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J Pharmacol Exp Ther. 2002 Jul;302(1):101-10.

Clocinnamox distinguishes opioid agonists according to relative efficacy in normal and morphine-treated rats trained to discriminate morphine.

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Department of Psychology, Wayne State University, Detroit, Michigan, USA.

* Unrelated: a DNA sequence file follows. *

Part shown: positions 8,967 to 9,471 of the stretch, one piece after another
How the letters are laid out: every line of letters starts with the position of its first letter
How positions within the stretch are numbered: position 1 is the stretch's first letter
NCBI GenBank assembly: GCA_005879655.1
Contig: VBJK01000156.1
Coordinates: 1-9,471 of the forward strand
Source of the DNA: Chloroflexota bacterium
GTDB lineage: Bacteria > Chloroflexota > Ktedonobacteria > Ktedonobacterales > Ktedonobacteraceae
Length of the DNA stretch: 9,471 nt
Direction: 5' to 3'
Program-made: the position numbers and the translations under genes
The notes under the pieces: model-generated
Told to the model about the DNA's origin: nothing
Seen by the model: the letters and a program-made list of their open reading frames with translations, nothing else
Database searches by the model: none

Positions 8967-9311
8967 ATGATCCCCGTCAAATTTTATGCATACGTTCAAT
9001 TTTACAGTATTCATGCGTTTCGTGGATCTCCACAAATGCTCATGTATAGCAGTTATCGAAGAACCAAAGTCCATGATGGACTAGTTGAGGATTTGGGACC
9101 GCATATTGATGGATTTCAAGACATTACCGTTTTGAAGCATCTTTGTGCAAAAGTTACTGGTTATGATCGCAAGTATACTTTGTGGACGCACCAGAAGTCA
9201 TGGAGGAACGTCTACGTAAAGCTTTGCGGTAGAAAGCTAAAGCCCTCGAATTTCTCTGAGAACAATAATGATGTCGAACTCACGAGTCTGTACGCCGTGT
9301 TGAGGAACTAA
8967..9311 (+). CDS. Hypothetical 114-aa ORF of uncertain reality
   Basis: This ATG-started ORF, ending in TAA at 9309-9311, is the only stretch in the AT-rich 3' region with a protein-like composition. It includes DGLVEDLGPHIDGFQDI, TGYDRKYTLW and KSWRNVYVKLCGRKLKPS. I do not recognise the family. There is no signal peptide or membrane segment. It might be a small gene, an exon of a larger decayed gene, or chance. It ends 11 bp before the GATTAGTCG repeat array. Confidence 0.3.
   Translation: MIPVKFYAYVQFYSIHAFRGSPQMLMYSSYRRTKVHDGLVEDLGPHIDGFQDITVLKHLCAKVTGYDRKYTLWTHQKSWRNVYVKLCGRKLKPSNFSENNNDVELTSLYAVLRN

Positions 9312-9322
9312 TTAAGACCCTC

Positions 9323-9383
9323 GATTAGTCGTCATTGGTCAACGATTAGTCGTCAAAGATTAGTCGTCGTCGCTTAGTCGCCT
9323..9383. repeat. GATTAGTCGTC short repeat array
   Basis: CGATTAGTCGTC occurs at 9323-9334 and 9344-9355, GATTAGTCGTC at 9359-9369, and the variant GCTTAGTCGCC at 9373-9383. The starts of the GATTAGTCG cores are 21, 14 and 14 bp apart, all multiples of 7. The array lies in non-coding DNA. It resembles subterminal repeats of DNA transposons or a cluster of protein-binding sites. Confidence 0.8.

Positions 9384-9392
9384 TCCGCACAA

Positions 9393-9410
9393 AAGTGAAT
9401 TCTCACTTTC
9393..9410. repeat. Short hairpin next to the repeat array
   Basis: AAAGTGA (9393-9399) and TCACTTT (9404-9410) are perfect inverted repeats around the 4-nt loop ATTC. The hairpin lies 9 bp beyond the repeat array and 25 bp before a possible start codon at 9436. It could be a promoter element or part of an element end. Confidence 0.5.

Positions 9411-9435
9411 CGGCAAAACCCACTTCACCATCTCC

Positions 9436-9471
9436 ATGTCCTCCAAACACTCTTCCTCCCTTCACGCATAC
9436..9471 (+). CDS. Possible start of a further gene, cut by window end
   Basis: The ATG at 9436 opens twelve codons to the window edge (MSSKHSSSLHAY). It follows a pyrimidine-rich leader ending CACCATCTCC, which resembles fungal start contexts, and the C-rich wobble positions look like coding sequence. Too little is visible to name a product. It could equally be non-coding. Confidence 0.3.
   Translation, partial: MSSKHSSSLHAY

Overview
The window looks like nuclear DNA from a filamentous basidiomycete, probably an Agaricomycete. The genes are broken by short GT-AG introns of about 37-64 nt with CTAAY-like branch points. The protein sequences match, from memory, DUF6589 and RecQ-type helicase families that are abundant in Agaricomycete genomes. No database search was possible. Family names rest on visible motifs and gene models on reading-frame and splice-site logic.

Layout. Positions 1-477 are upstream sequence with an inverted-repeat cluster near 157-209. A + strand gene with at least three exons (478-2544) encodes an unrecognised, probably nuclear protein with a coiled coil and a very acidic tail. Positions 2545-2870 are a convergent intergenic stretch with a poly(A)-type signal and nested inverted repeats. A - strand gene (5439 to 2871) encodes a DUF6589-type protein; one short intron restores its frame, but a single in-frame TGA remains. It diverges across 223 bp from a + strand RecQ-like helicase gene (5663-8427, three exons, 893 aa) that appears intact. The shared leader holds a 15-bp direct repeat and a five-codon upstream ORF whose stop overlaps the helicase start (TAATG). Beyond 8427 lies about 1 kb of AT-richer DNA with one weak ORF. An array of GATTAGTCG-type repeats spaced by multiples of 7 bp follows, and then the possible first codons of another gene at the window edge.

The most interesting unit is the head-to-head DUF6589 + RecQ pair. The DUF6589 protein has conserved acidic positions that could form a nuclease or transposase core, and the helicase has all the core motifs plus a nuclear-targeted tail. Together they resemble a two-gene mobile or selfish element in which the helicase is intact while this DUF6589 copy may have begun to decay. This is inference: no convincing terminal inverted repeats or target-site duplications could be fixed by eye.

High doses of insurmountable antagonists or frequent administration of high doses of agonists are required to alter the potency of opioid agonists to produce discriminative stimuli. In the present study, insurmountable antagonism and repeated agonist treatment were combined to remove or disable a large enough proportion of mu-opioid receptors to alter the potency or maximal effect for four agonists in male Sprague-Dawley rats trained to discriminate 3.2 mg/kg morphine from saline under a fixed-ratio 15 schedule of food reinforcement. All agonists produced 88 to 100% morphine responding and were differentially sensitive to clocinnamox antagonism (fentanyl < morphine < or = buprenorphine = nalbuphine). Repeated treatment with 20 mg/kg per day morphine for 6 days decreased by 2- to 3-fold the potency of fentanyl, morphine, and buprenorphine to produce morphine responding. After morphine treatment, 3.2 mg/kg clocinnamox produced a 7-fold further decrease in morphine potency. Clocinnamox (10 mg/kg) produced a 7- and 12-fold further decrease in morphine and fentanyl potency, respectively, a reduction in the slope of the morphine dose-response curve, and a suppression of the maximal morphine responding for buprenorphine. Repeated treatment with 10 mg/kg per day morphine for 6 days failed to alter the potency of nalbuphine to produce morphine responding. In these morphine-treated rats, doses of 3.2 or 10 mg/kg clocinnamox suppressed the maximal morphine responding. Taken together, these data indicate that combined insurmountable antagonist and repeated agonist treatment produce additive effects at mu-opioid receptors to diminish discriminative stimulus effects in a manner predicted by the relative efficacy of opioid agonists.

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